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Philippine fisheries dying

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Rolando T. Dy

M. A. P. Insights

Philippine fisheries dying

Philippine fishery production declined between 2010 and 2017. As a result, since 2010, the contribution of fishery to agriculture growth has been negative.

Caught fish retail prices increased faster in Metro Manila: galunggong rose by 30%from 2010 to 2016 versus pork which increased by 22%, dressed chicken by 16%, and bangus and tilapia by 17% through 2017.

The decline in fishery production is largely a result of the destruction of coral reefs, which serve as habitat for marine organisms. Coral reefs are suffering despite long-term measures outlawing damaging fishing practices.

MUNICIPAL CATCH
Among the top seven species of fish, six posted declines between 2010 and 2017 for a total decrease of -22%. Galunggong catch fell by -27%, tulingan -17%, and alumahan -23%. During the period, Philippine population rose by 12.5%.

COMMERCIAL CATCH
The seven main species all posted declines. Overall decline was 29%. The decline may not have been all caused by fishing methods inside national boundaries, but the large contraction is a cause of concern. Overfishing in the West Philippine Sea is also a cause for concern.

Galunggong catch decreased by 34%, tamban -35%, tunsoy -25%, and tulingan -18%.




Fish Catch

A study (2018) by the Institute for the Oceans and Fisheries and the Landscape Ecology Group at the University of British Columbia (UBC) tracked changes in fishing methods — such as hand line, traps, and nets — used on coral reefs in the Philippines between 1950 and 2010.

Here are their findings:

From the 1960s onwards, the use of relatively sustainable fishing methods like hook and line fishing remained stable. However, there was a marked increase in the use of fishing practices that were less selective and more destructive, even illegal.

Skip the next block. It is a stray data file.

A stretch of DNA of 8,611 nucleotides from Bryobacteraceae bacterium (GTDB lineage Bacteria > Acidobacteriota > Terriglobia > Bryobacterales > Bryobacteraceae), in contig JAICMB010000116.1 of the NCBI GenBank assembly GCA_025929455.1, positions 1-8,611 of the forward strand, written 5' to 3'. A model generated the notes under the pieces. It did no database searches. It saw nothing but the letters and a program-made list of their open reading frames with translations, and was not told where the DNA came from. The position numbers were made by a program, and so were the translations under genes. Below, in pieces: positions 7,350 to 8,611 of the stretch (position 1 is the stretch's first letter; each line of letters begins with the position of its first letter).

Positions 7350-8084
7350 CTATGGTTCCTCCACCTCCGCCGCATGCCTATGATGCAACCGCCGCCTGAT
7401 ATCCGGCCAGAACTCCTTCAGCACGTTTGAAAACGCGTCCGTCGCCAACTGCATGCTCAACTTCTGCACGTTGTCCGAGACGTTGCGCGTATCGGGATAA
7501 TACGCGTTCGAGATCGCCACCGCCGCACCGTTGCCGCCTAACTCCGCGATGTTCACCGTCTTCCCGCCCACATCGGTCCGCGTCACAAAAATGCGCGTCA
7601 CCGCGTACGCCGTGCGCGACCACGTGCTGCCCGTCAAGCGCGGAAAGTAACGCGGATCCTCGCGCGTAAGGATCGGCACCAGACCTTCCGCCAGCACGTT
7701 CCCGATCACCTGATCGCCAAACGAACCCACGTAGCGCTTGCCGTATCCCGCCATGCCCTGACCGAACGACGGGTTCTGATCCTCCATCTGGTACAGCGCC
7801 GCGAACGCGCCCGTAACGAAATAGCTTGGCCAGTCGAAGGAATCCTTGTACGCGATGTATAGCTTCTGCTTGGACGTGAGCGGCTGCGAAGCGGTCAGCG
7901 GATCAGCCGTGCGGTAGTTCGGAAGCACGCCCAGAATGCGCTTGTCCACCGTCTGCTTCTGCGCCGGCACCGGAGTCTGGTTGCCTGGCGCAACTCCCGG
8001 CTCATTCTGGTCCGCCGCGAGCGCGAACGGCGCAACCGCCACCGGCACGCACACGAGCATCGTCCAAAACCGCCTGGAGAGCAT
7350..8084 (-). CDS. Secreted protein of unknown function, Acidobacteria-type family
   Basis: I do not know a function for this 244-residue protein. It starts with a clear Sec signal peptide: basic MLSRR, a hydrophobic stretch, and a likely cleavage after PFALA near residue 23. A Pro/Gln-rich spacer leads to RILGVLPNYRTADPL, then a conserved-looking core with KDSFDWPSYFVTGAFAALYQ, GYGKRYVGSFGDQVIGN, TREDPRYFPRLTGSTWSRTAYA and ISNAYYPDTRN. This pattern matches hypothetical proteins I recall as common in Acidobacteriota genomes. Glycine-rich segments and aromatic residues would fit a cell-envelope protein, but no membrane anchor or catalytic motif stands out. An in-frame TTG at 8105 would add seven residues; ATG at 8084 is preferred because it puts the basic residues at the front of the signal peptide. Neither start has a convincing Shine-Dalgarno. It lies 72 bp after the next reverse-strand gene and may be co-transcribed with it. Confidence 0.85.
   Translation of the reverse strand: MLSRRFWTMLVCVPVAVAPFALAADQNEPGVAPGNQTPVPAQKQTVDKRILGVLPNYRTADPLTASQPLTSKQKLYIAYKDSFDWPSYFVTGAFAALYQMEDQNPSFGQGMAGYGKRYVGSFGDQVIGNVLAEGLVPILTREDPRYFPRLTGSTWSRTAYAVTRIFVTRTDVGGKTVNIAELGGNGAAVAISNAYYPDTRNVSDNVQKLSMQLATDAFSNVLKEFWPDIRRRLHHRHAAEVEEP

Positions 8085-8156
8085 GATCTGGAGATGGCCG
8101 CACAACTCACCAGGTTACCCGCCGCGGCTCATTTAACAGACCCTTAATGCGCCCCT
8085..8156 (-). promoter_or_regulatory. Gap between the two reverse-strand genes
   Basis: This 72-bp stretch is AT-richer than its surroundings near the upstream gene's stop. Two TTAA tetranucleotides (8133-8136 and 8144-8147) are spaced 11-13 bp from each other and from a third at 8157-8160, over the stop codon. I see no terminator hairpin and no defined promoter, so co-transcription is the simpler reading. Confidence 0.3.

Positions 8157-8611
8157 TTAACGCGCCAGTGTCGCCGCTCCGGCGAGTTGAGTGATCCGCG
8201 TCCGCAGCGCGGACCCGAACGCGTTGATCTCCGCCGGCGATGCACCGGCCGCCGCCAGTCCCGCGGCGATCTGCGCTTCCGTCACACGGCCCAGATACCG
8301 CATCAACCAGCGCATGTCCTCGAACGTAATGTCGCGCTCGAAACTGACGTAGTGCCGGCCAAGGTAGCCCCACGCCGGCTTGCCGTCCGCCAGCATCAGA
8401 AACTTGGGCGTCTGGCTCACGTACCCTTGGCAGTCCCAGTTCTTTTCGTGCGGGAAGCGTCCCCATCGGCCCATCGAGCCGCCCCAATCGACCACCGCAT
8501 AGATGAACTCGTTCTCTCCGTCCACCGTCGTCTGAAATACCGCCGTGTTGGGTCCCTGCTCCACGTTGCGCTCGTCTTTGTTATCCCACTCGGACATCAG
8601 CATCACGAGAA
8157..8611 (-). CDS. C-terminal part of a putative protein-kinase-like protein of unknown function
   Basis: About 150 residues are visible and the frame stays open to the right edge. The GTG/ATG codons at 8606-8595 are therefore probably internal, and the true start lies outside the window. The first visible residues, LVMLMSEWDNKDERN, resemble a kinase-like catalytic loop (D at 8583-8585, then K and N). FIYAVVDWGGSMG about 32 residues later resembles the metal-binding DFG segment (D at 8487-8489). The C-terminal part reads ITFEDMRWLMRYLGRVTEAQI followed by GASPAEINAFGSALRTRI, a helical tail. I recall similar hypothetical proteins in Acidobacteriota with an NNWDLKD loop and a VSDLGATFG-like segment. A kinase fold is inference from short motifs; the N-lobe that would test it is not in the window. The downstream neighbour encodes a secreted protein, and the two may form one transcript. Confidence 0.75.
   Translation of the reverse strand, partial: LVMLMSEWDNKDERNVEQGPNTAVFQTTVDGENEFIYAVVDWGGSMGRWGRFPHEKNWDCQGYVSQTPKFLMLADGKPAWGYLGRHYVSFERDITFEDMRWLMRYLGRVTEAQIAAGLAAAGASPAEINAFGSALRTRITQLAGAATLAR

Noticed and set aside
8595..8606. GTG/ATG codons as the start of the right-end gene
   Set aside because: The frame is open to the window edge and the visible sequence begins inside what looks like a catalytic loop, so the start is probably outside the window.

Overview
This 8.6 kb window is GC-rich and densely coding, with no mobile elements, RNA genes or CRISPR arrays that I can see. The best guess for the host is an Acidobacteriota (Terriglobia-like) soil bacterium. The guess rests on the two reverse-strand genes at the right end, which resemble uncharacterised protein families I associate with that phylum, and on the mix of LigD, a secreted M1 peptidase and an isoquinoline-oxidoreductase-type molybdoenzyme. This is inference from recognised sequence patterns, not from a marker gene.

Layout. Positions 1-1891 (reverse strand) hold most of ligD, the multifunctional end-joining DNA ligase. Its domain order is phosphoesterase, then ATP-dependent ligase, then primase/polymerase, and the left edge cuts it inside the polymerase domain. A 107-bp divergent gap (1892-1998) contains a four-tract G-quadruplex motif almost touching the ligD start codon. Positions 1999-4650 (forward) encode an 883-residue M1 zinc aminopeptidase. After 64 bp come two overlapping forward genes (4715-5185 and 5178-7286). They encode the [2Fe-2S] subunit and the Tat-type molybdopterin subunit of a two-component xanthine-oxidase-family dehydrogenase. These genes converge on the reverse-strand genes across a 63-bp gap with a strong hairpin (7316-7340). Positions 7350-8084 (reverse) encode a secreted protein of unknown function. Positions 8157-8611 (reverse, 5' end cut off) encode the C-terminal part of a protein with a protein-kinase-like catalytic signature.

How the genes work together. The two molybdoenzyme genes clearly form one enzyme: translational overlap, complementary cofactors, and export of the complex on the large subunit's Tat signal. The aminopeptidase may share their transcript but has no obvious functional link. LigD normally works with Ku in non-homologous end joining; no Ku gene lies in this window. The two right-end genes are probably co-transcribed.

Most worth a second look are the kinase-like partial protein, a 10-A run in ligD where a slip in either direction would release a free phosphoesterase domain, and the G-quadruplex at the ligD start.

About a quarter of the fishers use destructive methods including explosives and poison, which were both outlawed by the Philippine government in 1932. Most other destructive fishing methods were outlawed by the government in 1998.

Despite laws that banned destructive fishing, the use of such illegal methods persisted.

For example, a growing number of fishers used crowbars to break apart corals so they could catch valuable but elusive animals such as abalone.

The UBC study found that total fishing efforts expanded by more than 3.4-times between 1960 and 2010 due to an increase in damaging practices and number of fishers. Previous research found that the increase in fishing effort was even greater when they considered the locations where people fished, since fishing tends to be concentrated in popular areas.

National fishing policies and development funding in the Philippines during the 1970s and 1980s promoted higher catches of marine life and the team found this corresponded to an expansion in the tools and methods used by fishers. Changes in fishing gear use persisted decades after those same policies were stopped in order to promote sustainable fishing.

The lead author said:“If the Philippines were to fully implement its new fishing laws on sustainability, then ocean protection would improve and use of damaging gears would decline… Fisher organizations can also take the lead, as sometimes happens in the Philippines, and cooperate on limiting destruction, ideally with support from local government.”

WAY FORWARD
Overall, supply of caught fishes have declined and prices have dramatically increased. In the medium to long-term, intensive enforcement can limit destruction in fisheries. However, only aquaculture can save the day for future fish supply.

This article reflects the personal opinion of the author and does not reflect the official stand of the Management Association of the Philippines or the MAP.

 

Rolando T. Dy is the Vice Chair of the M.A.P. AgriBusiness and Countryside Development Committee, and the Executive Director of the Center for Food and AgriBusiness of the University of Asia & the Pacific.

map@map.org.ph

rdyster@gmail.com

http://map.org.ph

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